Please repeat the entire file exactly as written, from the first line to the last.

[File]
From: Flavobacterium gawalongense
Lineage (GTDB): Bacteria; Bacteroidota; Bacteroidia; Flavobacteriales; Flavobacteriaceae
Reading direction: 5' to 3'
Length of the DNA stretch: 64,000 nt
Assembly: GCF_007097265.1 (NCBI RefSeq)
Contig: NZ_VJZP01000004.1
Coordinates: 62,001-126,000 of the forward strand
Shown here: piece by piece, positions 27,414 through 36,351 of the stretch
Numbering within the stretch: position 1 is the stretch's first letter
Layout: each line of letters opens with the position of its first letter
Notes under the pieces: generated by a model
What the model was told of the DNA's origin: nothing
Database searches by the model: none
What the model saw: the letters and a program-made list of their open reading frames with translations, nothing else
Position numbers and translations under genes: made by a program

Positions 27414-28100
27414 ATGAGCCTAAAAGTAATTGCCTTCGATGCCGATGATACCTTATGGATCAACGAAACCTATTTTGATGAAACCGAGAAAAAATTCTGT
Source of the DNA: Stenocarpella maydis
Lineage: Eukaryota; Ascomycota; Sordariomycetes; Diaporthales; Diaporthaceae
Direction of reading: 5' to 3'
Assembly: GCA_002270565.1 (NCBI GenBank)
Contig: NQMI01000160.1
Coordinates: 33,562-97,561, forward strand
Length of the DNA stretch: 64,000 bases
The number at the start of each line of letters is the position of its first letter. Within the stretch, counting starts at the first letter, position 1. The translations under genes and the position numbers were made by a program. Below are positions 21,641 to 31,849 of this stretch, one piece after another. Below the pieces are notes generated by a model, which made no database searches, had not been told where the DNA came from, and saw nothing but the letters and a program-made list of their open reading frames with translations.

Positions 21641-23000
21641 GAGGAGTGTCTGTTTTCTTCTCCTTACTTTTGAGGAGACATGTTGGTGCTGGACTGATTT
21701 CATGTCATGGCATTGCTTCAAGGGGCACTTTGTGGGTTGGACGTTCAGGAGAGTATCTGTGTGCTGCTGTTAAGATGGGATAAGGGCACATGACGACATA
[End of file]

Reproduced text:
From: Flavobacterium gawalongense
Lineage (GTDB): Bacteria; Bacteroidota; Bacteroidia; Flavobacteriales; Flavobacteriaceae
Reading direction: 5' to 3'
Length of the DNA stretch: 64,000 nt
Assembly: GCF_007097265.1 (NCBI RefSeq)
Contig: NZ_VJZP01000004.1
Coordinates: 62,001-126,000 of the forward strand
Shown here: piece by piece, positions 27,414 through 36,351 of the stretch
Numbering within the stretch: position 1 is the stretch's first letter
Layout: each line of letters opens with the position of its first letter
Notes under the pieces: generated by a model
What the model was told of the DNA's origin: nothing
Database searches by the model: none
What the model saw: the letters and a program-made list of their open reading frames with translations, nothing else
Position numbers and translations under genes: made by a program

Positions 27414-28100
27414 ATGAGCCTAAAAGTAATTGCCTTCGATGCCGATGATACCTTATGGATCAACGAAACCTATTTTGATGAAACCGAGAAAAAATTCTGT
Source of the DNA: Stenocarpella maydis
Lineage: Eukaryota; Ascomycota; Sordariomycetes; Diaporthales; Diaporthaceae
Direction of reading: 5' to 3'
Assembly: GCA_002270565.1 (NCBI GenBank)
Contig: NQMI01000160.1
Coordinates: 33,562-97,561, forward strand
Length of the DNA stretch: 64,000 bases
The number at the start of each line of letters is the position of its first letter. Within the stretch, counting starts at the first letter, position 1. The translations under genes and the position numbers were made by a program. Below are positions 21,641 to 31,849 of this stretch, one piece after another. Below the pieces are notes generated by a model, which made no database searches, had not been told where the DNA came from, and saw nothing but the letters and a program-made list of their open reading frames with translations.

Positions 21641-23000
21641 GAGGAGTGTCTGTTTTCTTCTCCTTACTTTTGAGGAGACATGTTGGTGCTGGACTGATTT
21701 CATGTCATGGCATTGCTTCAAGGGGCACTTTGTGGGTTGGACGTTCAGGAGAGTATCTGTGTGCTGCTGTTAAGATGGGATAAGGGCACATGACGACATA